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The Film thread - Page 34

post #496 of 499
I liked Interstellar. Saw it at Imax smile.gif
post #497 of 499
Originally Posted by Synthese View Post

One of my favorite movies of all time is Prospero's Books. Gielgud's incredible in it, and the set and costume and hell everything is fucking fantastic. On a related note, every halloween I unintentionally watch Coppola's Dracula, which is a shit movie but beautiful and I love it. I also love Brotherhood of the Wolf, which is also shit, but has (in addition to the new Iron Chef Chairman posing as a Native American) great sets and costumes and is, generally, pretty stylish.

Anyway, where I'm going with this is that I love opulent, stage-like set designs, incredible costuming, and acting that is probably better suited for the stage than the screen. Does anyone have any recommendations along these lines? I don't really know enough technical terminology to specify, but I like that stuff. I also like Ran, if that counts.

Maybe anything with Christopher Doyle as a cinematogropher?
e.g. Wong Kar-wei's 2046:

If you want something a bit nuts, try the Holy Mountain:

post #498 of 499
Originally Posted by GoldenTribe View Post

To refer back to Fuuma's unnecessarily uncharitable post, Nolan is one of the better filmmakers working in the mainstream today (I don't mind damning him with faint praise), and Prestige is undoubtedly one of his better films (alongside Memento, and, in my opinion, nothing else worth remarking upon outside of Ledger's performance in TDK).

You can't legitimately equate his high water mark with the outright garbage of Transformers, G.I. Joe and Fast Five.

That said, Interstellar is deeply inferior to The Prestige as anything but a vehicle for the special effects -- which are serviceable, but hardly memorable. It's a vacuous echo of Solaris and 2001 with a side helping of laughable metaphysics (referring to transcendental love, not time dilation, which Nolan already served up in Inception) that sabotages the much-vaunted input of theoretical physicists on the effects sequences and plot.

It's got slick production values in place of a soul, just like every other Nolan film. He should be grateful to get such talented casts -- speaking of which, McConaughey was quite good, Chastain was good, (I'm getting sick of seeing Michael Caine dragged into every Nolan project,) Hathaway was less believable as a scientist than she was as Catwoman (even before her hilarious speech about love), though I think the script just introduced her very poorly -- and Matt Damon was awful. I'm always happy to see John Lithgow getting work (he is amazing live on stage), but he hasn't had a properly meaty part in quite a while.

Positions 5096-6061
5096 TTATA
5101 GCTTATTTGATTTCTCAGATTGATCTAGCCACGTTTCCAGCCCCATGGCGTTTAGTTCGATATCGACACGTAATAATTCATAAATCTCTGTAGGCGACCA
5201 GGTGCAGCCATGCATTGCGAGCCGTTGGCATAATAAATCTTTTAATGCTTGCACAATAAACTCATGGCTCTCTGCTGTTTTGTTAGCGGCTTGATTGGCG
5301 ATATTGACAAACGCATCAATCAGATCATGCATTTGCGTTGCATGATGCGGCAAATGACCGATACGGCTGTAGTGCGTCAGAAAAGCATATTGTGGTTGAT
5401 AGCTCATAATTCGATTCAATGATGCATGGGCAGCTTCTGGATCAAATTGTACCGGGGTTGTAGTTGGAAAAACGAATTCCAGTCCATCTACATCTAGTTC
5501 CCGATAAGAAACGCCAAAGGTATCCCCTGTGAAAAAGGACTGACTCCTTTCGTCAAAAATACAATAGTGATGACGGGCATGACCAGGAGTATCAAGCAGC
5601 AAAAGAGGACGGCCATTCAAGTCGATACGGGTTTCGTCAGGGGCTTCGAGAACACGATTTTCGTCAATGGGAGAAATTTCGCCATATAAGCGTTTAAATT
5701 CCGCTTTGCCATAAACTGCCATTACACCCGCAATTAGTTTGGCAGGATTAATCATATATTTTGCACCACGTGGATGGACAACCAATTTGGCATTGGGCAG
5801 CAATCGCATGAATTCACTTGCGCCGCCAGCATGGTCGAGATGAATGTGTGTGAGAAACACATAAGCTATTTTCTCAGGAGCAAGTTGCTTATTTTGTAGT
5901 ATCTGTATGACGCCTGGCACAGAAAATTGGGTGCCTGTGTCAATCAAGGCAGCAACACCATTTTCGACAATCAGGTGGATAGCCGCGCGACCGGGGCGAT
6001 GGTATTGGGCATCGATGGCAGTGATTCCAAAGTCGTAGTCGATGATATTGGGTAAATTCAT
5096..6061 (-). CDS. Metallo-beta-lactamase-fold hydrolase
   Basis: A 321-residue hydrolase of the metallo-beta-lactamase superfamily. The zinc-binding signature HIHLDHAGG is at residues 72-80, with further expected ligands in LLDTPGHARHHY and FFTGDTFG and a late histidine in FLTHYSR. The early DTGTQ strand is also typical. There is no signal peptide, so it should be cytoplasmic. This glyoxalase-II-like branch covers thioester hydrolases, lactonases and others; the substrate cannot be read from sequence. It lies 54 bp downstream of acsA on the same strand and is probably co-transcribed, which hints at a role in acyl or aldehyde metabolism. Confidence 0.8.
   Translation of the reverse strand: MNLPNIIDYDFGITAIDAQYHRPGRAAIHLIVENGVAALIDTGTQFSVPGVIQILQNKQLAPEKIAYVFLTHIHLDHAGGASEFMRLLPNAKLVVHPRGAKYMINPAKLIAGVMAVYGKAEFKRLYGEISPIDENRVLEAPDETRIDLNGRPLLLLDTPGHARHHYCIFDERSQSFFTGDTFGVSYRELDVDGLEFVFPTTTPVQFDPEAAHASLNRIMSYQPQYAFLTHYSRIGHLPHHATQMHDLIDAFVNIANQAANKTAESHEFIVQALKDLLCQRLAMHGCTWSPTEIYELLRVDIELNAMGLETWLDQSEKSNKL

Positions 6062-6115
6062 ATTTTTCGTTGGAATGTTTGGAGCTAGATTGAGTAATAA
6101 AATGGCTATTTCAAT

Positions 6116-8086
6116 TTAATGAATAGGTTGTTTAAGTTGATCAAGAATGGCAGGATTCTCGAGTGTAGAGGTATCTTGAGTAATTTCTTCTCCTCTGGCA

Hans Zimmer's music is the best thing in the film.


I think you definitely can equate Nolan's stuff to Transformers, etc; it's essentially the same stuff repackaged into a different form for a different audience. Nolan plays very well with the young-ish, "intellectual" crowd, you know, mod houses, wine, coffee shops, reading Proust in public. His work is Transformers for people who want to be taken seriously or at least want to come off as serious people. The Prestige and his earlier works aren't exceptions to this either-- they've always been action-thriller-dramas catered towards people who may like to dabble in overexposed "thinking" concepts filled with all the tropes you'd expect from an action film.

Does that make him a bad filmmaker? I don't think so, I think he has his place in entertainment and can be highly enjoyable with the right mindset, and if you compare him to other mainstream acclaimed directors (Coens, PTA, etc etc) it's very easy to see what I'm talking about.

I don't understand why anyone would go to a Nolan movie expecting anything deeply philosophical explorations, but if you go in expecting an action movie with some neat little "huh interesting" tidbits then he's much more enjoyable.

That said, I really enjoyed McConaughey, why the fuck was Matt Damon even in the movie, scientifically/philosophically maybe not the most stimulating thing, but enjoyable. Visuals were definitely a treat on Imax tho
post #499 of 499

Nolan makes science fiction films, science fiction belongs to speculative fiction, which usually lies outside of the literary canon. I like Insomnia, I thought that was Nolan's best movie. Otherwise I think his work appeals to a much younger audience than we imagine, mainly people who are only into speculative fiction; fantasy, sci-fi, horror, etc, which means they're probably not intellectuals.

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